13. Reggie

    Reggie Established Member

    Mar 20, 2006
    1,616
    182
    Manchester
    I, by accident, found a great way to stop someone in J from reclining. Those with the in arm rest tables that are able to swiveled, can swivel the table around, and it allows only a partial recline of the seat in front:)
     
  14. If you want a First (or business) class seat, buy a First (or business) class ticket. Otherwise, accept that you are flying cheap, and accept that people are going to recline into your space as easily as you can recline into the space of the person behind you. Don't pay less than AUD$2K for a ticket from SYD to LHR and expect 50" of legroom. Be realistic about what the money you spend can buy you, and don't selfishly deprive another pax of a little more comfort just because you think you are the only Y pax who should enjoy a couple of inches of extra legroom. Otherwise, you're just a puerile d*ckhead, and you deserve any bad karma that comes your way.
     
  15. Commuter

    Commuter Active Member

    Jun 14, 2006
    793
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    I can honestly say that I'm not that fussed about it if the passenger in front on me reclines his/her seat, as long as they put it up during meal time.

    As far as I'm concerned, it's their right to recline the seat if it reclines.

    I, on the other hand, prefer not to recline my seat while in economy class so as not to have to be woken up to put my seatback upright for meals/landing. To me, a bit of recline isn't worth being owken up. When it reclines a lot, then it becomes worthwhile for me to do it...
     
  16. simongr

    simongr Enthusiast

    Jul 10, 2006
    14,229
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    I dont mind recliners too much - I just get irked when in J the recline prevents me from opening up my laptop on a 2 hour flight.
     
  17. clifford

    clifford Established Member

    Jul 6, 2004
    1,761
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    Canberra / London
    Well, having just travelled 30 hours in Y on UA (SIN-HKG-SFO-SYD - don't ask), if someone had tried to stop my seat from its small recline I would have killed them (then pled insanity). The fact that I had an exit row seat was academic.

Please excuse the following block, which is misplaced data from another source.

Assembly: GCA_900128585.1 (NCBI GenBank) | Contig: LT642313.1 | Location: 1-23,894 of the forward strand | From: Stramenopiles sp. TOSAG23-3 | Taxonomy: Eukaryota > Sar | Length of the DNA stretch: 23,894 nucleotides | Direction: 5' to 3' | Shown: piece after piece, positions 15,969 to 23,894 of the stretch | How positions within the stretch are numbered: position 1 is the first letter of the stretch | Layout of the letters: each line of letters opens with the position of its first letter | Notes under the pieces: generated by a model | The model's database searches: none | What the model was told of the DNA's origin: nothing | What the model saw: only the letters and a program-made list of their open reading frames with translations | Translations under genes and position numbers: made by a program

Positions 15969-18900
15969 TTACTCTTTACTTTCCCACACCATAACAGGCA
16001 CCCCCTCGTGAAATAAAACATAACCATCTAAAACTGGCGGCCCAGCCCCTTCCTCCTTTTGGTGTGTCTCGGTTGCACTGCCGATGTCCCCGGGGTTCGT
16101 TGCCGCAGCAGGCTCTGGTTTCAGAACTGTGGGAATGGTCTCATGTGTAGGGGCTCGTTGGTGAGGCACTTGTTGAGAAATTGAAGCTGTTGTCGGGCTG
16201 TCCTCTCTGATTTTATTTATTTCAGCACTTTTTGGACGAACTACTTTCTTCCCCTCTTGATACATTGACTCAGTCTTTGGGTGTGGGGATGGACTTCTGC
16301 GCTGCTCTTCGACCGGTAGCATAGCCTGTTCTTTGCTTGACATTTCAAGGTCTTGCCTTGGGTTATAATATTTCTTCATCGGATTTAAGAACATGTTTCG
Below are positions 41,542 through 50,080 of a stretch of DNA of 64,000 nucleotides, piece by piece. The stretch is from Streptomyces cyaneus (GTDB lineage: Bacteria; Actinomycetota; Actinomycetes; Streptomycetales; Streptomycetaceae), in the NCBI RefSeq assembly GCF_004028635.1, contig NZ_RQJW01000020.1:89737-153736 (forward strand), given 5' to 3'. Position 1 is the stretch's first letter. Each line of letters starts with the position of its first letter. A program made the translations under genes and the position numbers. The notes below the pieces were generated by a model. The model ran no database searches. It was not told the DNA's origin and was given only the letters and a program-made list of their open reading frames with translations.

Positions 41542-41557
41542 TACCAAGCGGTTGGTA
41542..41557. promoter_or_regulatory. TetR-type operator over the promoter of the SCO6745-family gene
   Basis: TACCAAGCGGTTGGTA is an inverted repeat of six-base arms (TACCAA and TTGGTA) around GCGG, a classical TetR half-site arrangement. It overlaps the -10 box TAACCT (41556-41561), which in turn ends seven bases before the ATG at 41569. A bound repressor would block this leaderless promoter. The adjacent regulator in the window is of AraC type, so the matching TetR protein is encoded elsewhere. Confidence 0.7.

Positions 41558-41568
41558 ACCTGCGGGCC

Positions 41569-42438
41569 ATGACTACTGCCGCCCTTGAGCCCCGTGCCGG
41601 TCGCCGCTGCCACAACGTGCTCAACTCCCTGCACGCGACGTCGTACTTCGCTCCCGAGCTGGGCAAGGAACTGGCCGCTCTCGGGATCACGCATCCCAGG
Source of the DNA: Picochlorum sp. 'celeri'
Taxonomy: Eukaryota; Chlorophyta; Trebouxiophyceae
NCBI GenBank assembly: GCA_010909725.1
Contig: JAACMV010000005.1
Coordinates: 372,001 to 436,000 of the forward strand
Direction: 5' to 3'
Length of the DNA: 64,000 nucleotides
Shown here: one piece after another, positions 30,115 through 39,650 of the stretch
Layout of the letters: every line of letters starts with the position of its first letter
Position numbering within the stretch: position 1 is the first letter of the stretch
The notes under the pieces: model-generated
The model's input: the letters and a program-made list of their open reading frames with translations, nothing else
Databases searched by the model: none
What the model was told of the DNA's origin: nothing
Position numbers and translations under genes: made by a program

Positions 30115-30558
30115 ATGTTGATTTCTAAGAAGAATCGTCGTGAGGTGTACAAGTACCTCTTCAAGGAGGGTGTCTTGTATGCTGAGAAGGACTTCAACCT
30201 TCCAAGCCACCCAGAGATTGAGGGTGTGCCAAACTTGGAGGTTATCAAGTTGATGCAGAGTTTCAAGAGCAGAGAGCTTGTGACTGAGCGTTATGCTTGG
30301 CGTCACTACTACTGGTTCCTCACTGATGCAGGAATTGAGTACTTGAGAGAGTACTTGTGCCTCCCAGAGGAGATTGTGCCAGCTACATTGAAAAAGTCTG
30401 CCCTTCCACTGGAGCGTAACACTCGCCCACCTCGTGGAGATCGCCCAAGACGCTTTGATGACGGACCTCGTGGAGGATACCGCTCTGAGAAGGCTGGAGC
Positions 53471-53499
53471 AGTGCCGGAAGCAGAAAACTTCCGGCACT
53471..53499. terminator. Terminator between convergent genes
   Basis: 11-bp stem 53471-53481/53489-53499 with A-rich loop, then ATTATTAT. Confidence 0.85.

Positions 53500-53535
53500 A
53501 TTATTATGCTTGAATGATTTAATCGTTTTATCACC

If seats are able to recline then they should be able to be used when legally permitted. If you don't like it, fly Ryanair (or better still, don't fly at all).

    :)
     
  18. acampbel

    acampbel Member

    Oct 31, 2005
    351
    2
    I don't think it was , Mr Clifford. You are quite happy to reduce the already limited space of the person behind you for no reason except that it is "legally permitted". You are like the complete toss-pots at the football who have a front-row seat but insist upon standing up just when a goal/try is about to be scored - thus insuring everyone else has to do the same.

    Actually a far better solution would be if people like you didn't fly at all.


    Cheers,

    Andrew
     
  19. Dave Noble

    Dave Noble Senior Member

    Oct 10, 2005
    6,419
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    The seat is designed to allow the person sitting to recline, so no reason whatsoever not to recline. It has no similarity to a football game where someone stops using the seat altogether

    Dave
     
  20. acampbel

    acampbel Member

    Oct 31, 2005
    351
    2
    Sorry Dave - I have to disagree. It is legal for someone to stand up whenever they want (how else do you go and get a beer?). It is just antisocial to do it so that you can get a better view whilst inconveniencing the 50 rows behind you.

    I think as a safety enhancement the exit rows should be non-reclining. It will just be a happy coincidence that this will inconvenience the arrogant bankers who use them to assert their superiority over their fellow passengers.


    Cheers,

    Andrew